In a Time of Universal Deceit, Telling the Truth is Revolutionary.
Friday, June 14, 2024

What we have here is an intentional failure to communicate

With the glib-talking Tony Snow on board, the White House has stepped up its war against the press.

With the glib-talking Tony Snow on board, the White House has stepped up its war against the press.

Reports Paul McLeary in Columbia Journalism Review Daily:

In the latest battle between 1600 Pennsylvania Avenue and the media, the White House has taken to sending out flurries of press releases attempting to explain where and how individual reporters got it wrong.

We counted five in just the past three days. Let’s take a look at just two of those.

On Wednesday, the White House slammed CBS News for getting its Medicare reporting wrong, to which CBS News’ Chief White House Correspondent Jim Axelrod responded in kind, rebutting the complaints point by point, and adding that the White House is “clearly manipulating what I broadcast to fit their agenda.”

On Thursday, the White House trained its guns on the Associated Press, complaining about a story headlined, “Army Guard, Reserve Fall Short Of April Recruiting Goals,” that ran on Wednesday.

The AP story contends that both the Army National Guard and Reserve “have posted their worst monthly recruitment efforts since last summer, falling well short of their goals for April. The Guard recruited 90 percent of its goal … while the Army Reserves recruited just 83 percent of its goal. Those are the lowest percentages since last August and July, respectively.”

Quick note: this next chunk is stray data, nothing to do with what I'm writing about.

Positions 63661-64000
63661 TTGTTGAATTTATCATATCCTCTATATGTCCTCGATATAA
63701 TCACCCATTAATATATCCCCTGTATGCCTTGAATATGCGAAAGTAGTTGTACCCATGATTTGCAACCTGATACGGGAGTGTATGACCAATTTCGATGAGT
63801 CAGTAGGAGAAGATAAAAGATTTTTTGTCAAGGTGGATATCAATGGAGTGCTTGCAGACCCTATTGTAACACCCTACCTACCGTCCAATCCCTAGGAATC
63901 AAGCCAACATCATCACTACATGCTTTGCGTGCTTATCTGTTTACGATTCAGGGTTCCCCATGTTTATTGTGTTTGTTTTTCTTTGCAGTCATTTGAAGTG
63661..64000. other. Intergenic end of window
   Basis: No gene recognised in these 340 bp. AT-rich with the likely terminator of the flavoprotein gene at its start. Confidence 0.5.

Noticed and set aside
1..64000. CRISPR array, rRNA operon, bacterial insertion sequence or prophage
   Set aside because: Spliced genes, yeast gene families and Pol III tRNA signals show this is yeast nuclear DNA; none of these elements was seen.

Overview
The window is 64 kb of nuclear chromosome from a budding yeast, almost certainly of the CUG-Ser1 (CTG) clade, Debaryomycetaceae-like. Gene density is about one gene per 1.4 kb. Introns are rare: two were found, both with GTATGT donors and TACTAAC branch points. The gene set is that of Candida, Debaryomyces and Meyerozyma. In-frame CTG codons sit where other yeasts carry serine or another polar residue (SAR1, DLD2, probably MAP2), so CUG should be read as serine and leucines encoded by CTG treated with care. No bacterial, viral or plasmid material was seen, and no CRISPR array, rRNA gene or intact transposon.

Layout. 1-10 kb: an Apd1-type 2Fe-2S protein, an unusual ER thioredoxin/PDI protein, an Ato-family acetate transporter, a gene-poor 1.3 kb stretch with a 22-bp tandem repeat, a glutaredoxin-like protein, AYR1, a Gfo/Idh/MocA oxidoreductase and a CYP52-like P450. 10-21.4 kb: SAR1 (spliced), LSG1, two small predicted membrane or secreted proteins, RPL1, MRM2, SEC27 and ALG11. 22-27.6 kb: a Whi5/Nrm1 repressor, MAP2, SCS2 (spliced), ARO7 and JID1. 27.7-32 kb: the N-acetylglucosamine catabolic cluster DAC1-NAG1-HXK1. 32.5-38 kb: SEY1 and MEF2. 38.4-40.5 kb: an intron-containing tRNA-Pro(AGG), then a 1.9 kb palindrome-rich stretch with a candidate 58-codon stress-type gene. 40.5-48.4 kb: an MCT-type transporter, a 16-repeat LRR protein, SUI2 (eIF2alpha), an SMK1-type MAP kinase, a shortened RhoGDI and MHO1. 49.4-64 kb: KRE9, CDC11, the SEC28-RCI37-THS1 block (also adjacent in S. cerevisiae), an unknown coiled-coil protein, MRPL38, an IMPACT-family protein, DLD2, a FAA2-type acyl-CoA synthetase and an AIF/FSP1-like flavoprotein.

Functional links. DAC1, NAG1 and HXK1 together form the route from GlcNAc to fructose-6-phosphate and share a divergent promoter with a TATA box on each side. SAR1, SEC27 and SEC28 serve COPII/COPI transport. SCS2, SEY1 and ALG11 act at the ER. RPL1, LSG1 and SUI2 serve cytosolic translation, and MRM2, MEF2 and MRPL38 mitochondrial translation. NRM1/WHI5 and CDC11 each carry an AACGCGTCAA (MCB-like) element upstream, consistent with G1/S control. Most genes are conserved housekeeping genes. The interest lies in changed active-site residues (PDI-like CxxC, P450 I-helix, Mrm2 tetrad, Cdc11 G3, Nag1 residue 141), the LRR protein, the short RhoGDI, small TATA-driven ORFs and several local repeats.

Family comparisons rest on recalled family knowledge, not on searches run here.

The White House guns, under the command of new press secretary Tony Snow, wasted little time in shooting back that “The Army National Guard, Air Force Reserve, And Marine Corps Reserve All Have Exceeded Or Achieved Their Year-To-Date Recruitment Goals.”

That’s great, but there’s a little problem: The AP never said anything about yearly recruitment goals, only the missed goals for the month of April. Nowhere in the rebuttal does the White House mention the April numbers, but instead, the release switches the issue to year-to-date goals and numbers. So the White House is, essentially, complaining about a story that was never written, while making it look like the AP got something wrong. Also note that the White House press release says nothing about the Army Reserve, and throws in recruitment statistics from other branches of the service that were not treated in the original AP article.

Seems to us the White House should spend more time correcting its own lies and distortions than trying to further muddle the water by adding more misstatement and inaccuracy in a war it can’t win with the press.

Somebody at 1600 Pennsylvania Avenue should remind Tony Snow of President Harry Truman’s advice to his press secretary: “Never get into a public battle with someone who buys newsprint by the ton.”

Or broadcast power by the megawatt…or bandwidth by the terrabyte.

As McLeary concludes:

This rapid response and counterattack is more reminiscent of the Republican National Committee’s performance during the 2004 presidential campaign than it is of the bumbling White House press office during the reign of the hapless Scott McClellan. And it’s already clear that Snow is both more nimble and more adept than the shambling McClellan.

But he has yet to show that he’s any more correct.